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Experts still sparring over saturated fats- heart disease link

July 14, 2017

“Coconut oil is bad for health!” announced headlines recently when the American Heart Association (AHA) issued a new Presidential Advisory[1] on saturated fats, stating that these fats really do most definitely cause heart disease. As a writer who’s spent more than a decade researching the science, and as a cardiologist whose practice is based on the most updated findings, we can say that the AHA paper is an outlier, with at least nine other expert reviews finding weak to nonexistent evidence for this link. Who’s right?

What is striking about the latest AHA Presidential Advisory is that it’s such an anomaly.

The official notion that saturated fats cause heart disease goes back to 1961, when the AHA published[2] the world’s first recommendations to avoid these fats, along with dietary cholesterol, in order to prevent a heart attack. This “diet-heart hypothesis” appeared as a windfall for a panicked public grappling with a disease that had risen quickly from the 1920s on to become the nation’s leading cause of death. Yet the diet-heart hypothesis had never been tested in a clinical trial—the only kind of science that can establish cause and effect—meaning that the AHA advice, despite being adopted by most leading experts, lacked a firm scientific foundation.

Eric Thorn, MD

Recognizing the need for rigorous data, governments around the world, including our own National Institutes of Health (NIH), spent billions of dollars in the ensuing decades on some of the largest and longest human clinical trials ever conducted. Somewhere between 10,000 and 53,000 people were tested on diets in which saturated fats were replaced by unsaturated vegetable oils (the tally depends on which trials are counted). However, the results did not turn out as hoped, and so researchers, either unable or unwilling to believe the outcomes, largely buried the data. For instance, the leaders of one large NIH-funded study with findings unfavorable to the diet-heart hypothesis did not publish them for 16 years.[3] When asked why, one reportedly replied that there was nothing wrong with the study; “We were just disappointed in the way it turned out.”[4]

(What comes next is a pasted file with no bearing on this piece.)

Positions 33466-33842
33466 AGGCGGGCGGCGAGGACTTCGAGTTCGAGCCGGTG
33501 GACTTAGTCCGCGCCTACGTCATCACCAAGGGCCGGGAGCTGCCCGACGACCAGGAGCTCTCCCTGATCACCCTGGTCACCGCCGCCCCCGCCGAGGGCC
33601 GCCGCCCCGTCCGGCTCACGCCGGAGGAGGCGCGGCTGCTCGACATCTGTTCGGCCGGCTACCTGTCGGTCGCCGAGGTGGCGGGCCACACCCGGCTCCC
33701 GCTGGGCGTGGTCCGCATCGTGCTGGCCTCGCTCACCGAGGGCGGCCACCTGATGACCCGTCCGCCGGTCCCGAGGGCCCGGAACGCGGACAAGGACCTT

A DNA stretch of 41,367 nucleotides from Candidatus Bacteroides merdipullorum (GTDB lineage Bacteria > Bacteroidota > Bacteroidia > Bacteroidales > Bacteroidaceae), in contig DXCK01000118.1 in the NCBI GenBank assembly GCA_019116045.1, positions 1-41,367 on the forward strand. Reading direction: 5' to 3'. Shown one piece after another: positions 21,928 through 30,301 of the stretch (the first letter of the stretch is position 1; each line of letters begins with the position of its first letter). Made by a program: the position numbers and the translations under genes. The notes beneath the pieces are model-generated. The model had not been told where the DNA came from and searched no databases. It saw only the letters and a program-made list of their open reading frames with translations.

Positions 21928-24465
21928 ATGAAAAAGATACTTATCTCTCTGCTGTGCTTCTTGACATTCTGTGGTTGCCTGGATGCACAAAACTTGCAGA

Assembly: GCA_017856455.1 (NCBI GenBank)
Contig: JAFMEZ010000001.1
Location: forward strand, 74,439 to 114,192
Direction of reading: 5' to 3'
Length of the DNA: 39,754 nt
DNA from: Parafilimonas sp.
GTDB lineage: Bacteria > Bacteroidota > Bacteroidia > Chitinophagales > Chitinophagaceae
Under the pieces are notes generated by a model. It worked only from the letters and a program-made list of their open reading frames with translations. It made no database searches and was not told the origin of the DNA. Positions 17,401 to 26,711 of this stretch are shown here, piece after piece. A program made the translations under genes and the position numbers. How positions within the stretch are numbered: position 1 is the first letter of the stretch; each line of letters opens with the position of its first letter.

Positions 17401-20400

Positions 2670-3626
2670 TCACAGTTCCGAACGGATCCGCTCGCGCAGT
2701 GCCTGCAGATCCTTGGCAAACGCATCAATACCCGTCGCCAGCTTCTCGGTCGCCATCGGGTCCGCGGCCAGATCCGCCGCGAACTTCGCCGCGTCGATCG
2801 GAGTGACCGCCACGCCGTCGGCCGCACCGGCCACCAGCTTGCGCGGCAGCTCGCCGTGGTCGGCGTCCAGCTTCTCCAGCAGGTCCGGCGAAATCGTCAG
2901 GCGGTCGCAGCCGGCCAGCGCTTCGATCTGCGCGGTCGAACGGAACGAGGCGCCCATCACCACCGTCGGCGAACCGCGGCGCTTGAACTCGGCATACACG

Long-Buried Trials Reexamined

In recent years, however, work by us[5] and others[4] has shed light on these forgotten trials, prompting teams of scientists all over the world to unearth and evaluate this evidence. One set of files was literally hauled out of a basement, reconstructed, and reexamined.[6]

And the results? None of these reviews could find any evidence that saturated fats had an effect on cardiovascular mortality or total mortality (Table).[6,7,8,9,10,11,12,13,14]

As quite a few of the authors state in their conclusions, the results clearly do not support the current national dietary guidelines which limit saturated fats to 10% of daily calories, or those by the AHA and American College of Cardiology, which further limit those fats to 5%-6% of calories for people with high cholesterol.[15,16] [MORE]


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